Exhibit 1: The full experience of my pilot interview lasted 3 hours. The interview itself was about an hour. Set-up, fieldnote transcriptions, & some initial analysis added up to an additional 2 hours. This doesn’t include the coding I plan to do as well. I’d say this makes it less feasible to do the 10 interviews this month I’d set out to do.
Exhibit 2: I’ve found it nearly impossible to do observations for the full 3-4 hour sessions I’d planned. The chat transcripts are far too lengthy to analyze meaningfully. With 3-4 hours of observation comes an additional 3-4 hours of transcribing audio fieldnotes; this doesn’t include the more in-depth analysis and coding I’d eventully like to do. Most importantly, observation takes level of concentration I hadn’t anticipated, and I can’t sustain that kind of focus for much more than an hour or two. It’s exhilerating, but I also find it absolutely draining. After an observation session, I’m mentally exhausted in a way I hadn’t predicted.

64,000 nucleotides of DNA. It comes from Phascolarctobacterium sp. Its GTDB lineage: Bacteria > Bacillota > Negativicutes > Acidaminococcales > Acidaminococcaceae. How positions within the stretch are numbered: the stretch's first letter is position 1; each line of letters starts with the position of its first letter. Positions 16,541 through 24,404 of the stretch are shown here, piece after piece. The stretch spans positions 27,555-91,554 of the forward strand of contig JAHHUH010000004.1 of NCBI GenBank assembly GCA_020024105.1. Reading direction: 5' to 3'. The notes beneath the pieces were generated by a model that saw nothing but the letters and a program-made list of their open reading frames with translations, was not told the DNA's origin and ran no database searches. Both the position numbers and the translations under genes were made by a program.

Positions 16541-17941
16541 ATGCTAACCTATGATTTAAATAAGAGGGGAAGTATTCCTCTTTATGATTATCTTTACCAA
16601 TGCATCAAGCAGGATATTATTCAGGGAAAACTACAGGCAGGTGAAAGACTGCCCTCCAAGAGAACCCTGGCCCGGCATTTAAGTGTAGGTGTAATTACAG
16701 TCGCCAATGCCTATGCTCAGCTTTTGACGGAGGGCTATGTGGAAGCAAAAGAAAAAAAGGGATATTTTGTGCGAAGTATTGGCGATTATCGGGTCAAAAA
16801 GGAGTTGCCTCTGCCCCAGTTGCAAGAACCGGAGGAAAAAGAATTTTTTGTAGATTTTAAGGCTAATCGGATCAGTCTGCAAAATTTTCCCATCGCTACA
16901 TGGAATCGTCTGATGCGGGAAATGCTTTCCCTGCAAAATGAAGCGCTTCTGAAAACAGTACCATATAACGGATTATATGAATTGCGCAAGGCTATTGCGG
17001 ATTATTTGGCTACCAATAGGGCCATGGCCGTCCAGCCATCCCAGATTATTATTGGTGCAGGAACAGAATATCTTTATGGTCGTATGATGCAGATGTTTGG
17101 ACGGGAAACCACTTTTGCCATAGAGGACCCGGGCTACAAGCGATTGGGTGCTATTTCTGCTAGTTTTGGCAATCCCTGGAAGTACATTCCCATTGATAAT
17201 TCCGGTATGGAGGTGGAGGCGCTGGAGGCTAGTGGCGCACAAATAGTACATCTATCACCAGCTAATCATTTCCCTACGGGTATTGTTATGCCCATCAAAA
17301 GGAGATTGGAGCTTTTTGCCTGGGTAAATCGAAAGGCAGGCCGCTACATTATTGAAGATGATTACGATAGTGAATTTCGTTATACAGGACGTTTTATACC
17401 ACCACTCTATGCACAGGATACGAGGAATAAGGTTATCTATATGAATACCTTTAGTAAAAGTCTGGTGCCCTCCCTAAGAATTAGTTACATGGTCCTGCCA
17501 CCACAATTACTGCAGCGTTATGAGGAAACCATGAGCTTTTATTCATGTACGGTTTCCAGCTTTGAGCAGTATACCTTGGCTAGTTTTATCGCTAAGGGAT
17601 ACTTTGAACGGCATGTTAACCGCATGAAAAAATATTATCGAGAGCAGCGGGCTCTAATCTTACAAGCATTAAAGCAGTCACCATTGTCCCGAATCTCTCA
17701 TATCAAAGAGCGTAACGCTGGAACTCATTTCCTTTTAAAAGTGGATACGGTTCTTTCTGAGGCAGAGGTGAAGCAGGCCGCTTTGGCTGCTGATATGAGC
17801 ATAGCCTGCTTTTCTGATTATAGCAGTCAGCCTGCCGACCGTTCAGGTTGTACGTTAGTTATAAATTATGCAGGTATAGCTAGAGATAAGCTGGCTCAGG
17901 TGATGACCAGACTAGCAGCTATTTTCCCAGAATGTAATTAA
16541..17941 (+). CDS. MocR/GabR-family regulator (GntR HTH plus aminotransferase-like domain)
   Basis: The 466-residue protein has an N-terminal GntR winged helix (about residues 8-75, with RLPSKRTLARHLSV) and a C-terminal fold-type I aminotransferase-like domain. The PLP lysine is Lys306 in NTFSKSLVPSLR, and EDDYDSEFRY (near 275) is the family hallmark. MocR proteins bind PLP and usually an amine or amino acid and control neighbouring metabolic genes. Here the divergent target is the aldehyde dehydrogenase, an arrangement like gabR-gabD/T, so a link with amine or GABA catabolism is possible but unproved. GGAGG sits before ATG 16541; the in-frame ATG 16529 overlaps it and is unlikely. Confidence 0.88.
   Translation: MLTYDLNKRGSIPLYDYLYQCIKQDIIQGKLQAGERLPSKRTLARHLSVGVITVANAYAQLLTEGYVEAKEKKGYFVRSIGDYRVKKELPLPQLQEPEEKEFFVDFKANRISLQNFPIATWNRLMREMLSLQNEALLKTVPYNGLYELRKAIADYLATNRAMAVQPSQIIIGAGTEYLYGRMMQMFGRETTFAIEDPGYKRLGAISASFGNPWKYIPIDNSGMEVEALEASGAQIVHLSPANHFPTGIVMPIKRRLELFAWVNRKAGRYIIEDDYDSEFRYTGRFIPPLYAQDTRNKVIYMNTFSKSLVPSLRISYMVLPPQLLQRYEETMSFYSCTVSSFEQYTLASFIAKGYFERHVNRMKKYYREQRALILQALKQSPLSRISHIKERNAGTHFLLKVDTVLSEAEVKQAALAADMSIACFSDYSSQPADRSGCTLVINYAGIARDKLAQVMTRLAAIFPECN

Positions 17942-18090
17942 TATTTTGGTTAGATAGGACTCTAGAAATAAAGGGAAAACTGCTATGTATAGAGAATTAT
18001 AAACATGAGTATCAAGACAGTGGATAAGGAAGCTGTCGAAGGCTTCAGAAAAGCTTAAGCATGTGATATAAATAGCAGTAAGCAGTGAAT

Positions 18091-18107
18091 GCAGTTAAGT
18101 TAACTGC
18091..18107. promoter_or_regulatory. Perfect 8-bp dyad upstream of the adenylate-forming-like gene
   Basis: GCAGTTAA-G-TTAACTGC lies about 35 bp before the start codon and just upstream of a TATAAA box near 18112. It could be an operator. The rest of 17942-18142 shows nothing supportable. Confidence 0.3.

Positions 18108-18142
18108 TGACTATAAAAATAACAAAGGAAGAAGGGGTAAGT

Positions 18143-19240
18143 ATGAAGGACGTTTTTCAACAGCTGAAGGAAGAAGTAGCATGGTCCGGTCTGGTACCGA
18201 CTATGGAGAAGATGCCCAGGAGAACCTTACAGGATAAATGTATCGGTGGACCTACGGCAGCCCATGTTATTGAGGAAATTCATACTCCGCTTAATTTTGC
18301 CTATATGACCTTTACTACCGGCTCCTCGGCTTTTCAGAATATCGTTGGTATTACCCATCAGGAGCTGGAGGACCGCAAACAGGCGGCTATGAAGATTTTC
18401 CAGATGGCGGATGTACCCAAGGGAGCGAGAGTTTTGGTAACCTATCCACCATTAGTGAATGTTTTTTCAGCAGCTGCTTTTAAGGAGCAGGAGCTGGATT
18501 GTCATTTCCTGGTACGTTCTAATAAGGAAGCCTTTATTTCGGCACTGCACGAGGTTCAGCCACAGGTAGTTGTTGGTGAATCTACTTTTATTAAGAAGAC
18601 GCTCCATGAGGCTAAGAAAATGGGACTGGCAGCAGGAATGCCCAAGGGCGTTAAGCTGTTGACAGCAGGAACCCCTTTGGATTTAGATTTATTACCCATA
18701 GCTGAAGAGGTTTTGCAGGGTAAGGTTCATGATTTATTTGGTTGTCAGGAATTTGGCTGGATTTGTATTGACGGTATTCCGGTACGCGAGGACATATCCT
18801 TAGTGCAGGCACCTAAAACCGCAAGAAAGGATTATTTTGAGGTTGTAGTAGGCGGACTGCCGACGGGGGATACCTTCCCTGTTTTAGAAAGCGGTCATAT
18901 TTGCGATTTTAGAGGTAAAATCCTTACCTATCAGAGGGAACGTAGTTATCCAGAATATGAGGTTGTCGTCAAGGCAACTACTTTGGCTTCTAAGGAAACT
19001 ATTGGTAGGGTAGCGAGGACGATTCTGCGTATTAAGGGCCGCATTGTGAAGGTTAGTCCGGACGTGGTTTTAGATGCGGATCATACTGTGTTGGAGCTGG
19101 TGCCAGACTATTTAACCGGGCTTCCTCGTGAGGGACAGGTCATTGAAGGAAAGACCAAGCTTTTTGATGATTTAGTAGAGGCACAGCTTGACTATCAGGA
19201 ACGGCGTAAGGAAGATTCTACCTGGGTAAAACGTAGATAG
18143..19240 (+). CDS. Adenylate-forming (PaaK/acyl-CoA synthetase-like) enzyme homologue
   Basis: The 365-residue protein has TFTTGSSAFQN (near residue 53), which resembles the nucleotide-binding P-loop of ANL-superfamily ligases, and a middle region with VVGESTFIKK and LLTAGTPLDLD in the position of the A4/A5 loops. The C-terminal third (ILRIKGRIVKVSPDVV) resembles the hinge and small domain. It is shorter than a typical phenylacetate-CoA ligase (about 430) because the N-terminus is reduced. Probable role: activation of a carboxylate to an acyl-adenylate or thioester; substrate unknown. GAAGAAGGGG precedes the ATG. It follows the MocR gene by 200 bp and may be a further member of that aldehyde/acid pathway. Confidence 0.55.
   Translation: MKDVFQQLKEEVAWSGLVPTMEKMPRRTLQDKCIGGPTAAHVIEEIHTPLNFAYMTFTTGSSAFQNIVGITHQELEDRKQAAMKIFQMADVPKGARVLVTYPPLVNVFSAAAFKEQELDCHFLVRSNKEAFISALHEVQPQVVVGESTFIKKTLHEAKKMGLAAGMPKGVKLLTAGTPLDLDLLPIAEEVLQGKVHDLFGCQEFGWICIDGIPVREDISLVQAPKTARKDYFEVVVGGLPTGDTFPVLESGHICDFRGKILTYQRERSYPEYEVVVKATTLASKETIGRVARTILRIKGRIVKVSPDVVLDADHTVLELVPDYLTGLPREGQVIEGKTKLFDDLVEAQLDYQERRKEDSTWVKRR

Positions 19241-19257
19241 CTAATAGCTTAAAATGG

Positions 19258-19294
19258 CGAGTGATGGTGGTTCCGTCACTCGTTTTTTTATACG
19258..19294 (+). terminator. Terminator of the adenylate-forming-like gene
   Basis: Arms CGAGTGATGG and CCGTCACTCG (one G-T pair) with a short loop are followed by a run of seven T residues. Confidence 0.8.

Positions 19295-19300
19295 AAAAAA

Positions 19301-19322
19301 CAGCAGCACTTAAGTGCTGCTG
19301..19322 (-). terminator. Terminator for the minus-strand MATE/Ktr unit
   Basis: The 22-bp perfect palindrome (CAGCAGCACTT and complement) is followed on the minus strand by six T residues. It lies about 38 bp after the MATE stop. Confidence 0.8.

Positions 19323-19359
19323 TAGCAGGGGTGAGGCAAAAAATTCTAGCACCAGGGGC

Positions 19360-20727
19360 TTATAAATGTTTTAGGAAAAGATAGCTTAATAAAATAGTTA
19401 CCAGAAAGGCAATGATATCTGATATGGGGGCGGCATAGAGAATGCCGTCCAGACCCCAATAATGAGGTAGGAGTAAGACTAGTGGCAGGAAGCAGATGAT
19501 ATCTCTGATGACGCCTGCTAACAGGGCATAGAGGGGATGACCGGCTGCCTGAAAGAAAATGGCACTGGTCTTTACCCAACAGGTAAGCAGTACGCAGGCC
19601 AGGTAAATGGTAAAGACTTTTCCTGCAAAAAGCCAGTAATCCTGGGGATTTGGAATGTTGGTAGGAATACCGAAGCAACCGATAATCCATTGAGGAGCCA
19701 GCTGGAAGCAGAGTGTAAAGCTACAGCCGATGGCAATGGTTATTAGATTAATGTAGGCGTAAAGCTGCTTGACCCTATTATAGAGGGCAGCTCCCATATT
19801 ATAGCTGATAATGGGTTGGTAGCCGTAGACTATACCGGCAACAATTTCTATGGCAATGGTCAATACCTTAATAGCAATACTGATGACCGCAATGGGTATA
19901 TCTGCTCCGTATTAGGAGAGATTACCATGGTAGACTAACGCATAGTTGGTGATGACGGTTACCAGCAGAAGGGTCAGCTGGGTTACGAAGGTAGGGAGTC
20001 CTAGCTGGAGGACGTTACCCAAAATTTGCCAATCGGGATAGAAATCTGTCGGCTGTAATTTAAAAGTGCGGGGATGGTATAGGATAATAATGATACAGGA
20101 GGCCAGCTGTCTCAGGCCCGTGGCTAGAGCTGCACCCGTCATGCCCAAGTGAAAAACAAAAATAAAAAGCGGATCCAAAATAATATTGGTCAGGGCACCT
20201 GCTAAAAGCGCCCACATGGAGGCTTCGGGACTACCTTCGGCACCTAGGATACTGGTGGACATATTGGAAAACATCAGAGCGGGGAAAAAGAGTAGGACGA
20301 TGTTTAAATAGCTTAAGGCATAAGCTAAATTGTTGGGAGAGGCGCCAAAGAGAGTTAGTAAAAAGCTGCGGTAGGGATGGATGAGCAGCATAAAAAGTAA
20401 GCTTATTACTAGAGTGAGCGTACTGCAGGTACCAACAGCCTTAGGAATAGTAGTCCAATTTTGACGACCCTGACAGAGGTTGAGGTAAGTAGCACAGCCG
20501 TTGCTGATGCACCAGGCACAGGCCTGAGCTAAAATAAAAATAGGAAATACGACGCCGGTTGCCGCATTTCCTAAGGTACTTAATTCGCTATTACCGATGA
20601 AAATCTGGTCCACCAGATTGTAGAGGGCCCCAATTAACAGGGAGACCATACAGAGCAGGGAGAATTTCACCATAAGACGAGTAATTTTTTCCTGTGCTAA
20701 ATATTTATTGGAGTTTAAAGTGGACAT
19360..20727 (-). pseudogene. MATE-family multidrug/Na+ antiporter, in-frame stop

So, what does this mean? I need to reformulate my plans and do less. This is not as easy as it sounds. My fear is thath I’ll need to reduce things too much — so that my results are not meaningful. I desperately want the results of this project to be something I can stand behind, not just the tinkerings of a grad student. The sample size and amount of data I’m analyzing is one part of generating sound research results.
So, while this warrants further consideration, I think the most I can do is:
2 hours of observation each week (instead of 4 hrs/week)
5-7 interviews (instead of 7-10)
I’m still a bit wary about my ability to do 5-7 interviews, but going below this amount will not generate enough data for solid findings. And for the observation piece, I feel that 1 hour/week is completely do-able but I’m goin gto strive for 2 hours.
Overall, however, I need to remember that quantity of data is only one measure – out of many – of validity. Quality is equally, if not more, important. It’s striking the right balance that is my challenge.
The difficulty of finding balance is nothing new. With a full-time job, full-time graduate school, family life, and a (semblance) of a social life…..plus a budding 2nd life…..I struggle with it every day.